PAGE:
Opposing University Financialization from the Inside: An AutoethnographyMonday, November 13, 2023, 5:00–6:30pm
As higher educational services become a cheapening commodity and income gaps widen, the strategy of educational elites is to assetize their rankings and brands. But this branding strategy works only insofar as faculty don’t break ranks: it depends on them to continue saying that the university is still “good” in all the ways that would distinguish it from a diversified hedge fund. Unlike other corporate employees, tenured faculty have the (academic) freedom to question their administrations’ integrity, and it wouldn’t take much dissent to subvert the financialization that is hypersensitive to faculty’s willingness to cover for it.
Drawing on his own experience at University of California Santa Cruz, Robert Meister identifies a tension in which both the corporate campus and the professional discipline are on one side and transdisciplinary academic self-governance is on the other. His lecture considers how faculty’s own professional culture inhibits resistance and opens a discussion about how to repoliticize universities by gaining distance from the financial models through which administrations govern faculty.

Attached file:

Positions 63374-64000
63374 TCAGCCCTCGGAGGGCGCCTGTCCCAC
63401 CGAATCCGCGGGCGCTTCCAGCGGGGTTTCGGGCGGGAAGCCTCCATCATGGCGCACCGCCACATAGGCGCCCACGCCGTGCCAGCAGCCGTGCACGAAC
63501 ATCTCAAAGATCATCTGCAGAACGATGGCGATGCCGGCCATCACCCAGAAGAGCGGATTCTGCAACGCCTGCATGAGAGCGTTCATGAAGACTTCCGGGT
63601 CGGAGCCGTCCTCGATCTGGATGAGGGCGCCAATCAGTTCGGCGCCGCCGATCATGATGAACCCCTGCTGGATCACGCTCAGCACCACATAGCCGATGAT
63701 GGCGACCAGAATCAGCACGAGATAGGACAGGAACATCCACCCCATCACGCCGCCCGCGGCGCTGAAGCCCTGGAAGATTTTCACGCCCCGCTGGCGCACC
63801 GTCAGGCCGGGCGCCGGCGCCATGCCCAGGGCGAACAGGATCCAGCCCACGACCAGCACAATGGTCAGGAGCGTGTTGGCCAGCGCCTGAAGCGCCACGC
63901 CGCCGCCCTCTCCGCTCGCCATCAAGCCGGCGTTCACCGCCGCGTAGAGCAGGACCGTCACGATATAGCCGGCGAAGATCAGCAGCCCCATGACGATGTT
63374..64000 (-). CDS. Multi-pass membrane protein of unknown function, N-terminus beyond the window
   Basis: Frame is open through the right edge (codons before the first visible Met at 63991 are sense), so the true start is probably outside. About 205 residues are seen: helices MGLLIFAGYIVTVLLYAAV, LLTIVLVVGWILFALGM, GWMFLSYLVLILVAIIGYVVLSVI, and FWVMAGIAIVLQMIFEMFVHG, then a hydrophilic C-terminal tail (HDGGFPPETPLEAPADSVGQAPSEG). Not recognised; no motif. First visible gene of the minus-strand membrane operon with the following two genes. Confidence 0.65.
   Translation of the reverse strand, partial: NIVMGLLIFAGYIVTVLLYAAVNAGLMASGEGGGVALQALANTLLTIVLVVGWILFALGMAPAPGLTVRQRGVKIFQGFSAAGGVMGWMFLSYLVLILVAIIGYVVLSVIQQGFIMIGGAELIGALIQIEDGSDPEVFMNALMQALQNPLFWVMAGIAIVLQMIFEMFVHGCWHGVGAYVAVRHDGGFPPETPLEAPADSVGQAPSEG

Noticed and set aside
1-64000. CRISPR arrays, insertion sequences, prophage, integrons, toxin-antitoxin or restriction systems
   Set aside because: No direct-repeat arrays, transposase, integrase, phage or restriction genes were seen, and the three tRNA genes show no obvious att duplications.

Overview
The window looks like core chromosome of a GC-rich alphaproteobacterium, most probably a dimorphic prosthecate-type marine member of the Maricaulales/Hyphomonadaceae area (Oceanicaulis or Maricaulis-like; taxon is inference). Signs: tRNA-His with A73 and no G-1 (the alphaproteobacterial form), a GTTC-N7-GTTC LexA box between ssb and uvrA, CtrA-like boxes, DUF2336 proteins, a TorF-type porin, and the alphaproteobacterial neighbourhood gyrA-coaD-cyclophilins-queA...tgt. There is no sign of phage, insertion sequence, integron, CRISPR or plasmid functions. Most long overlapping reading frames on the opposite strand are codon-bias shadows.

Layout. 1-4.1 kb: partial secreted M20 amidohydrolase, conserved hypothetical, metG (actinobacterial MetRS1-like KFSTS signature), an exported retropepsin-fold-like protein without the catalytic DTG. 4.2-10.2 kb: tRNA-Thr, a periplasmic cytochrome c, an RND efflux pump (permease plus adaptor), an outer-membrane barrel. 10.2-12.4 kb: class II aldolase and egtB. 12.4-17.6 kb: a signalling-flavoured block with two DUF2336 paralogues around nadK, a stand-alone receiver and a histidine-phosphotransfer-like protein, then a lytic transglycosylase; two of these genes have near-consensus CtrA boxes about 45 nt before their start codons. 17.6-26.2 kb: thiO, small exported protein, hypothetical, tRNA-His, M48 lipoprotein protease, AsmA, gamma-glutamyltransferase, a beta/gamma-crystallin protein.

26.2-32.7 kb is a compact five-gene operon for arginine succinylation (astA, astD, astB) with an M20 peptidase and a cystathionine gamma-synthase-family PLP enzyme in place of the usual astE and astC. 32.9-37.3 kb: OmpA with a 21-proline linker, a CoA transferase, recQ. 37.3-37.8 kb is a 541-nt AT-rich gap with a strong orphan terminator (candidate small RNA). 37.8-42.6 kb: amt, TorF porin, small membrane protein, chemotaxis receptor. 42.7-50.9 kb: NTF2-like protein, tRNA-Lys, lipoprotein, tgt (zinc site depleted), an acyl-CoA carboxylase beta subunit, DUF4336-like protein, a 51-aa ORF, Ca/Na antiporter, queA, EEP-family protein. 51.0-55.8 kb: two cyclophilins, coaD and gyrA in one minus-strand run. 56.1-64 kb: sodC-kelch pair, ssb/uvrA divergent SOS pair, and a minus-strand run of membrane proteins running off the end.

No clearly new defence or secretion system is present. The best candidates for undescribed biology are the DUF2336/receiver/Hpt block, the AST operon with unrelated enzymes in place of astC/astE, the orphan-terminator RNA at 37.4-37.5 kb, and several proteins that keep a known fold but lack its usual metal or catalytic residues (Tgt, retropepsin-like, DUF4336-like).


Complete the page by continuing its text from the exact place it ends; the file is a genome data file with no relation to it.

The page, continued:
Robert Meister is professor of social and political thought in the History of Consciousness Department at the University of California Santa Cruz, where he directs the Bruce Initiative on Rethinking Capitalism. His political thought concerns the moral relations between the beneficiaries of social and political injustice and its victims. Meister is the author of Justice Is an Option: A Democratic Theory of Finance for the Twenty-First Century (University of Chicago Press, 2021), After Evil: A Politics of Human Rights (Columbia University Press, 2011), and Political Identity: Thinking Through Marx (Blackwell Publishing, 1991).
This event is free and open to the public, and registration is recommended. Please email us at firstname.lastname@example.org if you require any accommodations to enable your full participation.